Arts & Life, Features

Rare snowy owl draws crowds for weeks in Orange County neighborhood

Southern California residents might be familiar with snowy owls because of movies or local zoos, but for the first time, they have the opportunity to see one in the “wild” suburbs of Cypress, Orange County.

Each camera was at a similar angle to capture the bird, which created a visual pattern throughout the crowd.
Each camera was positioned at a similar angle to capture the bird, which created a visual pattern throughout the crowd.

According to birder and Cypress local Roy Rausch, “you’ll hear different things, but this is actually the first snowy owl that’s ever been officially recorded in southern California.”

Rausch confirmed this information with expert Jon L. Dunn, chief consultant for every edition of the National Geographic Field Guide to the Birds of North America.

Dunn and Rausch are among the hundreds of birders, experts, and others who have visited this snowy owl, which is sometimes referred to as Hedwig.

Rausch is a lifelong birder who was taught to appreciate nature from a young age.

“What I really like about [birding] is that it gets you out into different ecosystems, different places, the mountains, the beaches, the deserts. When you’re out there you have something to look for, something to get a little excited about. They can also be very beautiful,” he said.

The owl puffs up and makes a strange expression. In this moment, all of the photographers in attendance were rapidly taking photos.
The owl puffs up and makes a strange expression. In this moment, all of the photographers in attendance were rapidly taking photos. Photo credit: El Nicklin

There were birders of all ages in attendance, including 15-year-old Caleb Kusumo, who started birding in 2020. “I wanted a way to go outside,” he explained.

Kusumo traveled from Irvine with a few members of his high school’s birdwatching club to photograph the owl. Kusumo’s favorite place to go birding is the San Joaquin Marsh near U.C. Irvine.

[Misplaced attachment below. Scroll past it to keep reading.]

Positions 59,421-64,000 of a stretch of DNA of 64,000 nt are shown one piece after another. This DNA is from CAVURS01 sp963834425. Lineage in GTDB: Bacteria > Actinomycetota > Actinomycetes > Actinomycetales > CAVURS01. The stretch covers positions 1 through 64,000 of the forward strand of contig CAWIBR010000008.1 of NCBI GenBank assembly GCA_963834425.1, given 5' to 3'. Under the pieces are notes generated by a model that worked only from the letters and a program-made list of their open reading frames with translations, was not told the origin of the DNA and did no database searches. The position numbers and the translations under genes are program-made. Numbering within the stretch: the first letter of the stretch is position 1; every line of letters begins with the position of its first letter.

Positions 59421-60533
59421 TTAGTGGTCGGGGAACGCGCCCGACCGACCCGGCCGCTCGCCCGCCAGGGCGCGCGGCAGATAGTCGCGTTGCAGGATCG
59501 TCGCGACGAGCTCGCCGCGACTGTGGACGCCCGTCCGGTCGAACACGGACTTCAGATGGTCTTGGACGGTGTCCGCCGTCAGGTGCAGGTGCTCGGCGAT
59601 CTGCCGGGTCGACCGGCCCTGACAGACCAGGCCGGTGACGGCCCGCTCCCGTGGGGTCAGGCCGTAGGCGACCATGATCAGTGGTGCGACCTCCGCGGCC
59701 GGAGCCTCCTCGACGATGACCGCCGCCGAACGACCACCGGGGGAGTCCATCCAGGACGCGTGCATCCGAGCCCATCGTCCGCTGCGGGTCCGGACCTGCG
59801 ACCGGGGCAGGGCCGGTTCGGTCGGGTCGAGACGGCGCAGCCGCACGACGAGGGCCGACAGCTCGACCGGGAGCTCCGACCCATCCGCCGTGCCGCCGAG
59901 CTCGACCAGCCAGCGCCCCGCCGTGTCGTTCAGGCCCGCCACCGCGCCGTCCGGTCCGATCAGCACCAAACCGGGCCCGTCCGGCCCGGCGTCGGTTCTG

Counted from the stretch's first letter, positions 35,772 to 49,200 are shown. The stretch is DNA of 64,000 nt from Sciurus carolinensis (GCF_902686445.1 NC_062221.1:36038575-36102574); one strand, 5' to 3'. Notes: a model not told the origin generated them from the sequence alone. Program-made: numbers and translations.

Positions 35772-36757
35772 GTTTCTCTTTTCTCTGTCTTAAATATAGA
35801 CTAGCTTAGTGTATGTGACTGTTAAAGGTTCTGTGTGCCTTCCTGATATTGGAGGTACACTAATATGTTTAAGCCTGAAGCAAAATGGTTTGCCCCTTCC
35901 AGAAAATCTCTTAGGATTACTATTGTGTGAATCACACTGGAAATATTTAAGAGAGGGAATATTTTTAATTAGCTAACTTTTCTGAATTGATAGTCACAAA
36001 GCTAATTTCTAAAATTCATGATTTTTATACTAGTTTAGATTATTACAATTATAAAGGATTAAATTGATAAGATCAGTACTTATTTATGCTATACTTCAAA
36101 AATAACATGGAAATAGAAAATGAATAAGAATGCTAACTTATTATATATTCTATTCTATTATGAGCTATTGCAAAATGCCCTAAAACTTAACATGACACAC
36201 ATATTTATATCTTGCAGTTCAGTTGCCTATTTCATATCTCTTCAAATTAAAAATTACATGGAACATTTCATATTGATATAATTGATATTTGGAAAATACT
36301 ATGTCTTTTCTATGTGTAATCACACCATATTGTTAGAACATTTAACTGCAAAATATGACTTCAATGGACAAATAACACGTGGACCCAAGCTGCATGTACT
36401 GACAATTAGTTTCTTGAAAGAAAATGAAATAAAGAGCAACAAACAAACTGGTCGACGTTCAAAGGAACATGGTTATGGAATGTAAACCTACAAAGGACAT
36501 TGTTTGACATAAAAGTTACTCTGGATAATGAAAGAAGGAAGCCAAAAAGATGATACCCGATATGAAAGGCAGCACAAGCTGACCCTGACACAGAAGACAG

An important activity to some birders is compiling a life list, which keeps track of every new species someone has seen in their lifetime.

Lifelong birder, Virginia, added the snowy owl to her life list just a day after her 101st birthday. This owl is a life bird for many birders.

This is Virginia, who added the snowy owl to her "life list" a day after she turned 101 years old. For her, this snowy owl is a "life bird." She is pictured with her caregiver.
This is Virginia, who added the snowy owl to her “life list” a day after she turned 101 years old. For her, this snowy owl is a “life bird.” She is pictured with her caregiver. Photo credit: El Nicklin

Each night, the owl flies away to an unknown location in the west, and when it returns, it chooses a rooftop for the day in Cypress near Holder. Reactions from residents have been mixed.

On Jan. 6, a man yelled at the crowd, demanding that spectators leave his property. The local police drove up and down the road throughout the day to discourage spectators standing in the street. On Jan. 7, Garden Grove local Josh Lindsay invited viewers to enter the backyard of a house he was working on so that they could get a better view of the owl.

A variety of equipment is used, including binoculars, digital zoom cameras, and detachable zoom lenses. The most noticeable among the crowd were the large camouflage lenses.
A variety of equipment is used, including binoculars, digital zoom cameras, and detachable zoom lenses. The most noticeable among the crowd were the large camouflage lenses. Photo credit: El Nicklin

One birder explained that the bird leaves between 4:50 p.m. to 5:15 p.m. every day. This birder, along with many others, waits each night to capture the owl’s flight away. On Jan. 6 and 7, the owl flew away right around 5:15 p.m. Even with a quality camera and lens, it becomes much more difficult for photographers to capture a flying bird in the dark, but the bird likely doesn’t have the photographers in mind when it decides to leave.

To receive the latest updates on the owl’s location, check out the eBird app. One birder recommended sorting by date using the OC Rare Bird Alert. Roy Rausch also created a Facebook group dedicated to the bird called “Cypress Snowy Owl” where birders share high-quality pictures of the owl and other updates.

Photographers lined up across the street from the snowy owl on Holder on Jan. 9.
Photographers line up across the street from the snowy owl on Holder and Jaluit, Jan. 8. Photo credit: El Nicklin

For those interested in getting into birding outside of the suburbs, Rausch recommends checking out the local Audubon Society and visiting the Bolsa Chica Wetlands.

“You see a wide variety of birds there and you get pretty close to them. You’ll consistently see some pretty cool stuff, like the raptors hunting and osprey diving for fish,” he explained.

Although the owl’s exact location isn’t always easy to find online, it’s hard to miss the crowds once you’re in the neighborhood. Consider adding this extremely rare snowy owl to your life list while it’s still in town.

The owl "smiles" on on a rooftop, Jan. 9. There were around 100 spectators watching the owl at 4 p.m.
The owl “smiles” on on a rooftop, Jan. 9. There were around 100 spectators watching the owl at 4 p.m. Photo credit: El Nicklin

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